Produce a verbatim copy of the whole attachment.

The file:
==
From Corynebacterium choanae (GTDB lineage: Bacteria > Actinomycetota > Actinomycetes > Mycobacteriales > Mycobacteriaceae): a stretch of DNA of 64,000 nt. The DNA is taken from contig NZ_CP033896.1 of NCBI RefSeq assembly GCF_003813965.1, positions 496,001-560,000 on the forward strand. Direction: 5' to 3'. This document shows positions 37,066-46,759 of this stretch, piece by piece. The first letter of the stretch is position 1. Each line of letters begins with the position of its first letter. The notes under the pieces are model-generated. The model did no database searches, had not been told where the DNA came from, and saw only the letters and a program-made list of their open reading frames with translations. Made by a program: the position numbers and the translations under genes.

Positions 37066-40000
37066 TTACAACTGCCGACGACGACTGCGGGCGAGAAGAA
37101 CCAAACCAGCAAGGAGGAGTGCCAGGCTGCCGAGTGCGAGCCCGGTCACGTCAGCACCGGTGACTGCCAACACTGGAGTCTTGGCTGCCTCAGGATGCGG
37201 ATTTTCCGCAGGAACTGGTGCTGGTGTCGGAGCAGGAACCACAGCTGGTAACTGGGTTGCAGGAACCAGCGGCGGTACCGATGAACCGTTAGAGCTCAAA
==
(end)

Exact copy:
From Corynebacterium choanae (GTDB lineage: Bacteria > Actinomycetota > Actinomycetes > Mycobacteriales > Mycobacteriaceae): a stretch of DNA of 64,000 nt. The DNA is taken from contig NZ_CP033896.1 of NCBI RefSeq assembly GCF_003813965.1, positions 496,001-560,000 on the forward strand. Direction: 5' to 3'. This document shows positions 37,066-46,759 of this stretch, piece by piece. The first letter of the stretch is position 1. Each line of letters begins with the position of its first letter. The notes under the pieces are model-generated. The model did no database searches, had not been told where the DNA came from, and saw only the letters and a program-made list of their open reading frames with translations. Made by a program: the position numbers and the translations under genes.

Positions 37066-40000
37066 TTACAACTGCCGACGACGACTGCGGGCGAGAAGAA
37101 CCAAACCAGCAAGGAGGAGTGCCAGGCTGCCGAGTGCGAGCCCGGTCACGTCAGCACCGGTGACTGCCAACACTGGAGTCTTGGCTGCCTCAGGATGCGG
37201 ATTTTCCGCAGGAACTGGTGCTGGTGTCGGAGCAGGAACCACAGCTGGTAACTGGGTTGCAGGAACCAGCGGCGGTACCGATGAACCGTTAGAGCTCAAA